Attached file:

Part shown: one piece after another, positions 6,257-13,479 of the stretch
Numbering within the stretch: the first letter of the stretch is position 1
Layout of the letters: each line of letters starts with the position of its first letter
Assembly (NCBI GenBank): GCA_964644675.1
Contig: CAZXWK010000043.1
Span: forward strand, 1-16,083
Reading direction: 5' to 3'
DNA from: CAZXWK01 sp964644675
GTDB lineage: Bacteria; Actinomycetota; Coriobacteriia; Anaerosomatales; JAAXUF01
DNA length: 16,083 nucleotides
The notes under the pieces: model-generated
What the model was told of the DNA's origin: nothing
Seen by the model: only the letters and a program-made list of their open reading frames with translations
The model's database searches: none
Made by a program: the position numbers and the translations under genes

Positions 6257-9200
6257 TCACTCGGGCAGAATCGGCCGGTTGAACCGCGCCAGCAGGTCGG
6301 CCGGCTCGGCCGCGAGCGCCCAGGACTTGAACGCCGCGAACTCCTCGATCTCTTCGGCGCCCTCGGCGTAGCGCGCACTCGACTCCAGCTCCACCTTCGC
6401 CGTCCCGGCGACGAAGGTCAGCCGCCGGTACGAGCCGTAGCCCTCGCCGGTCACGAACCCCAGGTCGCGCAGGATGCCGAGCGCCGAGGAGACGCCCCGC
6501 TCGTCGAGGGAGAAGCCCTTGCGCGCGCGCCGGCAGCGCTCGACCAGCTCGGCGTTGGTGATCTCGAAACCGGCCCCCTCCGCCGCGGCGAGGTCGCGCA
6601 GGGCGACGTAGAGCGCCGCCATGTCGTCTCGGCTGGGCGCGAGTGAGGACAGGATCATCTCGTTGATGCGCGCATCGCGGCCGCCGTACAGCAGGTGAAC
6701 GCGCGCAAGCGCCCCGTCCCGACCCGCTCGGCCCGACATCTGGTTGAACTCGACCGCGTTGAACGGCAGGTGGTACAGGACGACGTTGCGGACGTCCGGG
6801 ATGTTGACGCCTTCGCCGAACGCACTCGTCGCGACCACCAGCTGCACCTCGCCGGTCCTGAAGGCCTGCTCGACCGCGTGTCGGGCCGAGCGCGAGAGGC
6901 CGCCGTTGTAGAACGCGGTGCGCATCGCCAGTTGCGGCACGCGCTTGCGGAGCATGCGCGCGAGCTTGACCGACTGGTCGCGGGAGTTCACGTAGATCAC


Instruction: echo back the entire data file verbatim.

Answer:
Part shown: one piece after another, positions 6,257-13,479 of the stretch
Numbering within the stretch: the first letter of the stretch is position 1
Layout of the letters: each line of letters starts with the position of its first letter
Assembly (NCBI GenBank): GCA_964644675.1
Contig: CAZXWK010000043.1
Span: forward strand, 1-16,083
Reading direction: 5' to 3'
DNA from: CAZXWK01 sp964644675
GTDB lineage: Bacteria; Actinomycetota; Coriobacteriia; Anaerosomatales; JAAXUF01
DNA length: 16,083 nucleotides
The notes under the pieces: model-generated
What the model was told of the DNA's origin: nothing
Seen by the model: only the letters and a program-made list of their open reading frames with translations
The model's database searches: none
Made by a program: the position numbers and the translations under genes

Positions 6257-9200
6257 TCACTCGGGCAGAATCGGCCGGTTGAACCGCGCCAGCAGGTCGG
6301 CCGGCTCGGCCGCGAGCGCCCAGGACTTGAACGCCGCGAACTCCTCGATCTCTTCGGCGCCCTCGGCGTAGCGCGCACTCGACTCCAGCTCCACCTTCGC
6401 CGTCCCGGCGACGAAGGTCAGCCGCCGGTACGAGCCGTAGCCCTCGCCGGTCACGAACCCCAGGTCGCGCAGGATGCCGAGCGCCGAGGAGACGCCCCGC
6501 TCGTCGAGGGAGAAGCCCTTGCGCGCGCGCCGGCAGCGCTCGACCAGCTCGGCGTTGGTGATCTCGAAACCGGCCCCCTCCGCCGCGGCGAGGTCGCGCA
6601 GGGCGACGTAGAGCGCCGCCATGTCGTCTCGGCTGGGCGCGAGTGAGGACAGGATCATCTCGTTGATGCGCGCATCGCGGCCGCCGTACAGCAGGTGAAC
6701 GCGCGCAAGCGCCCCGTCCCGACCCGCTCGGCCCGACATCTGGTTGAACTCGACCGCGTTGAACGGCAGGTGGTACAGGACGACGTTGCGGACGTCCGGG
6801 ATGTTGACGCCTTCGCCGAACGCACTCGTCGCGACCACCAGCTGCACCTCGCCGGTCCTGAAGGCCTGCTCGACCGCGTGTCGGGCCGAGCGCGAGAGGC
6901 CGCCGTTGTAGAACGCGGTGCGCATCGCCAGTTGCGGCACGCGCTTGCGGAGCATGCGCGCGAGCTTGACCGACTGGTCGCGGGAGTTCACGTAGATCAC